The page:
One hundred years ago next month, Ursuline nuns set up a little school in their Guyra convent.
This weekend, principals, teachers, and students past and present celebrated the centenary of St Mary of the Angels Guyra.
"It has been a very proud, special weekend," principal Sharon Wittig said.
The little school opened on a cold, grey morning on July 7, 1919. It was, for a time, Guyra's only secondary school (from 1921, reverting to a primary school in 1958). The Sisters of Mercy took over the school in 1969, while it became a lay Catholic school in 1980. Today, it has 91 pupils (14 in transition).
With a century's history, there was plenty to celebrate this weekend.
Almost 220 people attended a four-course dinner at the Guyra Community Hall on Saturday night - a fundraiser for an excursion to Canberra.
"Times are a little tough at the moment," Mrs Wittig said, "so we wanted to make sure that every child gets the opportunity to go."
Sunday morning began with mass at St Mary's Church. Monsignor Edward Wilkes, vicar-general, unveiled a centenary plaque.
"He and I worked here together in my very early years," Mrs Wittig said. "He was fundamental in us building the new school. We couldn't do that without the support of the parish, as well as the community."
Mrs Wittig, Monsignor Wilkes, diocesan director Christopher Smyth, parish priest Father Stephen O'Shea, and school advisory chairperson Craig Lockyer planted five trees in a centenary garden - made possible by a donation from an ex-pupil.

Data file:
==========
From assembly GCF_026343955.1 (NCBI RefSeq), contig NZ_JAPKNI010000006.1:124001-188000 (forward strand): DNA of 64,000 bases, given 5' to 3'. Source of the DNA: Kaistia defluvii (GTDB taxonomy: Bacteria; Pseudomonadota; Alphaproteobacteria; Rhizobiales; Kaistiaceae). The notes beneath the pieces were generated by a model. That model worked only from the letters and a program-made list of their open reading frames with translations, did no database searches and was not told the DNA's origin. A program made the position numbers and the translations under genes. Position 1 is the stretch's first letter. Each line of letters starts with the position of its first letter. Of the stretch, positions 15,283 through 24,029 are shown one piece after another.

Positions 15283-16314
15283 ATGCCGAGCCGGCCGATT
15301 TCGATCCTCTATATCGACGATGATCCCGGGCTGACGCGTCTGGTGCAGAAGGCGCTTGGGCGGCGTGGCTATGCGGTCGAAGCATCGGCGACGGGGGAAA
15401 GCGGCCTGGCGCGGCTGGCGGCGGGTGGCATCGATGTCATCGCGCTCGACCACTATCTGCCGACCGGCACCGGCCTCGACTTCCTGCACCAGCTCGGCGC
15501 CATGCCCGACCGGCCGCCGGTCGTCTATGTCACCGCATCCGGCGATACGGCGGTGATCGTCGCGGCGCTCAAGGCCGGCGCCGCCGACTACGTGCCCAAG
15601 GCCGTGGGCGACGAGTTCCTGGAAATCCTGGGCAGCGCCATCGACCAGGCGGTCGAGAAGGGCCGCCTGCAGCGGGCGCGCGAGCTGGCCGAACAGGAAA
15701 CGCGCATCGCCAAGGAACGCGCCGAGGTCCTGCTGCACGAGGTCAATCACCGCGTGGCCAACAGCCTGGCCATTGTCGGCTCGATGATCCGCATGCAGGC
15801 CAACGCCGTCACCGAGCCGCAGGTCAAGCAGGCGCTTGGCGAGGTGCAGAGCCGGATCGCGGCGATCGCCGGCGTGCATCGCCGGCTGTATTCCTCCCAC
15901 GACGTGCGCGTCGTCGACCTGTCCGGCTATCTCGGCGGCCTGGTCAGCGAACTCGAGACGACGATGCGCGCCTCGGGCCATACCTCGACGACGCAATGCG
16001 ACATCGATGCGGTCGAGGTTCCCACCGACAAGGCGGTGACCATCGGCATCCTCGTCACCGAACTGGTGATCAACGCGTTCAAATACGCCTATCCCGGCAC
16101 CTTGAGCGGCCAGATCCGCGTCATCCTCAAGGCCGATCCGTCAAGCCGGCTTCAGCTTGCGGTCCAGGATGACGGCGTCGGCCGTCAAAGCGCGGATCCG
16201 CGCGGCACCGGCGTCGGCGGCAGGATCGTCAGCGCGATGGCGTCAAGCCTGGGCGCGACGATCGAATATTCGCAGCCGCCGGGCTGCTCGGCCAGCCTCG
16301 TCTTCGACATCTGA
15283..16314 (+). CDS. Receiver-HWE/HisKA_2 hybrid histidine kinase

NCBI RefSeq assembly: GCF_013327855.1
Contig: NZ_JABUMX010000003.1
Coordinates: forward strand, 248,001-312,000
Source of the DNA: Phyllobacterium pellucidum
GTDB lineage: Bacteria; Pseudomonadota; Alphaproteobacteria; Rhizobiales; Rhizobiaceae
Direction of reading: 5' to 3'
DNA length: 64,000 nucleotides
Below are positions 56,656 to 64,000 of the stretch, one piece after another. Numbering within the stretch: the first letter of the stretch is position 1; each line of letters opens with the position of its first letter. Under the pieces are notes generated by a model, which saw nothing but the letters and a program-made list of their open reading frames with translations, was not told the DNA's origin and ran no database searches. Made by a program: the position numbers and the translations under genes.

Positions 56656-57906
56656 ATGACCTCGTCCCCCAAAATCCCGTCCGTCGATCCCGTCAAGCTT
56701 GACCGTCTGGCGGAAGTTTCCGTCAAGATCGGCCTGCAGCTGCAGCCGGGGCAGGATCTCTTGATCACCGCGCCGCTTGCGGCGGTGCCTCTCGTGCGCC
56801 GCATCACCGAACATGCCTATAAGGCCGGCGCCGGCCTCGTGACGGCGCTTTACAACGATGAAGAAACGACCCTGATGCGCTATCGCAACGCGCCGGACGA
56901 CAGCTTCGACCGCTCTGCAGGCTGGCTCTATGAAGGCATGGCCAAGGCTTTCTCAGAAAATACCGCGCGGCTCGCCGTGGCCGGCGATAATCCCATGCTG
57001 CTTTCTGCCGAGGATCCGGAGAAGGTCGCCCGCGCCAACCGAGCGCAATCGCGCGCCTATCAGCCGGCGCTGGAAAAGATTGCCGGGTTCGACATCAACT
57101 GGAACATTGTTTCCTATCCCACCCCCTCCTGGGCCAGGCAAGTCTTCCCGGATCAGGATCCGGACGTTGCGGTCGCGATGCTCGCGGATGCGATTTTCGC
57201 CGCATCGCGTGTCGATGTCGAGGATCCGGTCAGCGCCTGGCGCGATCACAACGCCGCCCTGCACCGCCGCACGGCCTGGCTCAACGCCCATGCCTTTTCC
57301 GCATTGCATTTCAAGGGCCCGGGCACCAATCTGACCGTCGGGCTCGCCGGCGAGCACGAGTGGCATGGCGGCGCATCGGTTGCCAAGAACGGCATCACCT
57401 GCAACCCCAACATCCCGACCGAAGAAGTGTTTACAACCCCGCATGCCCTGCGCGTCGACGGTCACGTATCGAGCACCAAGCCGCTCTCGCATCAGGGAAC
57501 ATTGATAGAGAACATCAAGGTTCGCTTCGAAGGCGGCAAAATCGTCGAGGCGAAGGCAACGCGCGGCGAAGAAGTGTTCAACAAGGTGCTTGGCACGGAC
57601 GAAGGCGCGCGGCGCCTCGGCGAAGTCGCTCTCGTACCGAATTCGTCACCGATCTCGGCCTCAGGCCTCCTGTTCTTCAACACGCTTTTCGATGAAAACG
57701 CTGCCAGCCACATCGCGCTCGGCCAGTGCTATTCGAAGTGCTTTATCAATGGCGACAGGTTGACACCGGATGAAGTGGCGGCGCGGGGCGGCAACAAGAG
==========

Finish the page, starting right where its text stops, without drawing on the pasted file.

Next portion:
"Hopefully it will last for another 50 years!" Mrs Wittig said. "That will make another little slice of history."
The oldest ex-pupil, 102-year-old Ted Mulligan, and its youngest, Chase Martin, his family's third generation to attend, cut the school's 100th birthday cake.
Students sang and danced round a maypole, and played traditional games like croquet. There was an exhibition of memorabilia in the parochial hall, which used to be the primary school.
On display were an old school desk and bell; pens and tickets from 1919; dolls, wooden blocks, and other toys; sports trophies; photographs of students through the decades; chalices and altar-cloths; and century-old copies of this very newspaper.
For many, the greatest pleasure was catching up with old friends, and remembering happy times.
Yvonne Mowle was the school's second-longest-serving teacher, from 1978 to 2003.
Her husband was Guyra's ambulance officer in the 1960s, and her two eldest children went to St Mary's. They moved to Inverell, but she later came back to teach.
"It was a great little school," she said. "The kids made it special."
Sister Anthony Mary was the last nun principal. The Sister of Mercy taught kindergarten, first and second grade from 1976 to 1979.
"I loved my time here," she said. "I loved the country, the children, and their parents."
It was lovely to come back and see people she hadn't talked to for 40 years; children she taught now have their own families, and may even go to St Mary's.
Mrs Wittig hopes the school will continue to grow; numbers are looking strong for the next couple of years.
"It's full to the brim at the moment," she said.
They've already changed the library into a classroom - and, if they keep growing, the next library might also become another classroom.
She thanked everyone involved in making the weekend so successful.
"Guyra is a very special community, and when we have something to celebrate, these people turn up in numbers," Mrs Wittig said. "We are extremely thankful to everyone who turned up this weekend to help us celebrate."